Was Derek Chauvin Photographed Alongside Donald Trump at a Campaign Rally?

In the aftermath of the extrajudicial killing of 46-year-old George Floyd at the hands of a Minneapolis police officer, social media users spread a photograph online that they claimed showed one of the officers alongside United States President Donald Trump.

One iteration of the photo, posted by author Don Winslow, has been shared more than 1,500 times on Twitter. In the post Winslow asks, “Hey Twitter… Is that Derek Chauvin, the ex-Minneapolis cop who choked #GeorgeFloyd to death on video in the front row of a Trump MAGA rally? Is that the man who killed #GeorgeFloyd laughing three feet from @realDonaldTrump? Did this murder ‘Make America great again?'”

Hey Twitter…

Is that Derek Chauvin, the ex-Minneapolis cop who choked #GeorgeFloyd to death on video in the front row of a Trump MAGA rally?

Is that the man who killed #GeorgeFloyd laughing three feet from @realDonaldTrump?

Did this murder “Make America great again?” pic.twitter.com/Xnu96Q3GDH

— Don Winslow (@donwinslow) May 27, 2020

But while Chauvin might fit the description, he is not in the photograph, which was taken at an October 2019 campaign rally the president held in Minneapolis. Both Minneapolis Star-Tribune journalist Matt DeLong and local police union head Bob Kroll have confirmed that Chauvin was not one of the union members shown alongside the president.

Kroll, however, can be seen in the photograph on the far left wearing a “Cops for Trump” shirt.

Chauvin was fired from the department — along with fellow officers identified by the Star-Tribune as J. Alexander Kueng, Thomas Lane, and Tou Thao — after Floyd’s death on May 25 2020; by then Chauvin had gained added notoriety after he was captured on video kneeling on Floyd’s neck as Floyd gasped that he could not breathe. The officers reportedly detained Floyd for trying to pass a fake $20 bill at a convenience store, then handcuffed him. Floyd died at a local hospital.

“The world needed to see what I was seeing,” said Darnella Frazier, the witness who videotaped and posted the fatal encounter on Facebook. The footage has been watched more than 1.1 million times on the platform.

Police have said that all of the officers who stopped Floyd were wearing body cameras at the time of the incident but as the independent news outlet Unicorn Riot noted, photographs of Chauvin taken at the time do not show any visible body camera.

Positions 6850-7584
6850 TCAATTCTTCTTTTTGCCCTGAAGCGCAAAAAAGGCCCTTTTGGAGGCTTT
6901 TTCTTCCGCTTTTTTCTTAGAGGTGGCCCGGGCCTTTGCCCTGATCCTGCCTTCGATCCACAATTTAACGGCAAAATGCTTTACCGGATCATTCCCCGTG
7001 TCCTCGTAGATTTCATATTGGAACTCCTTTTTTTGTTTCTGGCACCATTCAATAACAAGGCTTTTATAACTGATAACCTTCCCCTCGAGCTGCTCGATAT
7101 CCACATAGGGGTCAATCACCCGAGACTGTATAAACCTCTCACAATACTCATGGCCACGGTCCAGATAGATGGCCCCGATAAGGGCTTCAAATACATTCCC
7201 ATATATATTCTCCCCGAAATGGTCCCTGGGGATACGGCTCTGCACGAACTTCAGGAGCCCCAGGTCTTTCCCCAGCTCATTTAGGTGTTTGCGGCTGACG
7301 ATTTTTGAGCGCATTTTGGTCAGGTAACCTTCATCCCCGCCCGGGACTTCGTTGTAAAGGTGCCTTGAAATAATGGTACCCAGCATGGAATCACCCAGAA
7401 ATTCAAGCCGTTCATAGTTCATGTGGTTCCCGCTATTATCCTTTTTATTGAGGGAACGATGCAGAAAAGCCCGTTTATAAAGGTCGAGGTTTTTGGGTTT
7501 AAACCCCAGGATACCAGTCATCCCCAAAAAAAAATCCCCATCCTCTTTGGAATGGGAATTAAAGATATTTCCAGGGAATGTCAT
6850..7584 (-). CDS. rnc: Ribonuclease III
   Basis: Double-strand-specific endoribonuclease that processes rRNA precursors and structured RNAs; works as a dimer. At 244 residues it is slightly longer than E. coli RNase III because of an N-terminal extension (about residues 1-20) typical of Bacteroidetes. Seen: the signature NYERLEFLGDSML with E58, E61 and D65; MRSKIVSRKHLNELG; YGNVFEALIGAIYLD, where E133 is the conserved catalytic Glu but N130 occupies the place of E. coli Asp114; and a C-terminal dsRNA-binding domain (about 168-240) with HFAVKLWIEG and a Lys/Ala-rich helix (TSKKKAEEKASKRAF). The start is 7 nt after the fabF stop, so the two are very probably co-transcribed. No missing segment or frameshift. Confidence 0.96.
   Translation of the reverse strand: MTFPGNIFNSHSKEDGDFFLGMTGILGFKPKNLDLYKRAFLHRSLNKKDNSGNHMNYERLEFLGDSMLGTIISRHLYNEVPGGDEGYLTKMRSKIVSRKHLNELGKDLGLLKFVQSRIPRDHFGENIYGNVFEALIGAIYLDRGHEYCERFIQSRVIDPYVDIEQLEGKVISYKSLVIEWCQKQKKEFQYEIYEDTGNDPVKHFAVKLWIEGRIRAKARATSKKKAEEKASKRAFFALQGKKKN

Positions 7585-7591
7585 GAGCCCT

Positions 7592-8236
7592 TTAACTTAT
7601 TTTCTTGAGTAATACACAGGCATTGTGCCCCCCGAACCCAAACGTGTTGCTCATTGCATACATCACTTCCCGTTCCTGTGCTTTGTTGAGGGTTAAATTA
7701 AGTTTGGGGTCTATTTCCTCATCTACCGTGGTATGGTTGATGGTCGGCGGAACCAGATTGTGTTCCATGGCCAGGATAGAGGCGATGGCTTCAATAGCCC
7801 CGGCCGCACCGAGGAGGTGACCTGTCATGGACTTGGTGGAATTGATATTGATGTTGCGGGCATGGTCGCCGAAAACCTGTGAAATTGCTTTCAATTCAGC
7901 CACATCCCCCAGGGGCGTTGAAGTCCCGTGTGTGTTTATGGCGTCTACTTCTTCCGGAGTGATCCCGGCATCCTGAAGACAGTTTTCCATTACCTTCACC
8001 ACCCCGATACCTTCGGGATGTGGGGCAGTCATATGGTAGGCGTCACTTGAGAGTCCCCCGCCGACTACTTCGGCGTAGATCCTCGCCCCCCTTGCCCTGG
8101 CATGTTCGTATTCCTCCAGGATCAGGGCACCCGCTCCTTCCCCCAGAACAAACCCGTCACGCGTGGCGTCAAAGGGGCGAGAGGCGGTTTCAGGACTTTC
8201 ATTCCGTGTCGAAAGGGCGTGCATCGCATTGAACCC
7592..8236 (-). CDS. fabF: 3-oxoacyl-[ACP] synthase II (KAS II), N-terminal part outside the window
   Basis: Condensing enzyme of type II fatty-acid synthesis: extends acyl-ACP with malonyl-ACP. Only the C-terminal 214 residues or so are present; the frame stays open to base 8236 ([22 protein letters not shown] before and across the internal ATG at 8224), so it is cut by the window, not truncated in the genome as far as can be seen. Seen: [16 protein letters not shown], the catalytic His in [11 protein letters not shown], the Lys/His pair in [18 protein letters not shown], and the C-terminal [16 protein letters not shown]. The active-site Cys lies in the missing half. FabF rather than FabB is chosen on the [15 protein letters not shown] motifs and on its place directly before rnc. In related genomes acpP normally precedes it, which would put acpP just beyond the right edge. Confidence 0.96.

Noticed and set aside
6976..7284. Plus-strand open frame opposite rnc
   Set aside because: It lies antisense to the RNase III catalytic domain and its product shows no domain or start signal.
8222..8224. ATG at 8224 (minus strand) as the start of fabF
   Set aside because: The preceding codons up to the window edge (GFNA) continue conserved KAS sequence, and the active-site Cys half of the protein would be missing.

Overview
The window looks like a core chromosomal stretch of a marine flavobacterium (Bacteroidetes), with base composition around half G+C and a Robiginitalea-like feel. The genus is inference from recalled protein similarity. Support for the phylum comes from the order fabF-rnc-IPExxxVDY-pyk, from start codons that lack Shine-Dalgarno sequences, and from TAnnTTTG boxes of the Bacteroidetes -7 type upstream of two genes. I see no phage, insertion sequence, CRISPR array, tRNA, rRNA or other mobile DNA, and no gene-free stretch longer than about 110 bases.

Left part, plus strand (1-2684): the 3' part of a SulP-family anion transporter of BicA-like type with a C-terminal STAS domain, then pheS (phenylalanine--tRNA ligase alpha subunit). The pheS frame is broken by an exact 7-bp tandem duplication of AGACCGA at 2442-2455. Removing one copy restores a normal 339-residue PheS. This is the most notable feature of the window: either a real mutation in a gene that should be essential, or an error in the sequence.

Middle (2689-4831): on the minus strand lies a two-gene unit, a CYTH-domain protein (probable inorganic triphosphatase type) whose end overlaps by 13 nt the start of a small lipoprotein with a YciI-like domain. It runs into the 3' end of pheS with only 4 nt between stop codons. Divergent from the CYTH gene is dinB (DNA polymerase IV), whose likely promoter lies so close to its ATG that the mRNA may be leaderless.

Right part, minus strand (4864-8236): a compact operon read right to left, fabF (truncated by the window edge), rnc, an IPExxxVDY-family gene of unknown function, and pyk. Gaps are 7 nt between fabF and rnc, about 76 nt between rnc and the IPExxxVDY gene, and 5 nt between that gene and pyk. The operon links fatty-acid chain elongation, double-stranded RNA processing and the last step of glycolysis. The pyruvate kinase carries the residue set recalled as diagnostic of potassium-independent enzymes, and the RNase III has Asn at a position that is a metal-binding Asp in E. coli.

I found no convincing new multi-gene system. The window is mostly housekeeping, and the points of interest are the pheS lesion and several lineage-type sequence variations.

Floyd’s killing was the impetus for a protest, during which police used rubber bullets and tear gas on demonstrators, which brought about criticism from both Democratic Rep. Ilhan Omar of Minnesota and other observers. Many noted that the police response to a demonstration against extrajudicial killings was markedly different to protests engineered online and attended by white people carrying firearms in order to paint measures to slow the spread of COVID-19 during a global pandemic as “tyranny”:

Note the difference in police response to the George Floyd protests vs. the armed anti-lockdown protests. pic.twitter.com/bRlXImiIeT

— The Recount (@therecount) May 27, 2020

After Chauvin was fired from the department, Minneapolis Mayor Jacob Frey called on Chauvin to be arrested and charged in connection with Frey’s death during a news conference on May 27 2020.

“There are precedents and protocols sitting in the reserves of institutions just like this one that would give you about a thousand reasons not to do something, not to speak out, not to ask so quickly, and I’ve wrestled with that more than anything else over the last 36 hours, with one fundamental question: Why is the man who killed George Floyd not in jail?” he asked. “If you had done it or I had done it we would be behind bars right now, and I cannot come up with an answer to that question.”

Chauvin was arrested on May 29, 2020. Hennepin County Attorney Mike Freeman announced that he was charged with third-degree murder and manslaughter, and that an investigation into the other officers at the scene leading up to Floyd’s death was ongoing.

The photo involving the Trump rally is not the only instance of Chauvin being misidentified; a separate photo that spread online placed him side-by-side with a man wearing a hat saying, “make whites great again.” But as journalist Luke O’Brien noted on Twitter, the man in the hat is really “con man, troll, and prankster” Jonathan Lee Riches:

The man on the right isn’t Derek Chauvin. He isn’t a cop. He is Jonathan Lee Riches, a notorious con man, troll and prankster, not to mention the “world’s most litigious man.” Riches injects himself, indefensibly, into tragic news events, even if it means going to prison. https://t.co/Y66mXihrYB

— Luke O’Brien (@lukeobrien) May 27, 2020

Update May 29, 2020 11:38 am PST Updated to reflect the arrest of Derek Chauvin on May 29, 2020.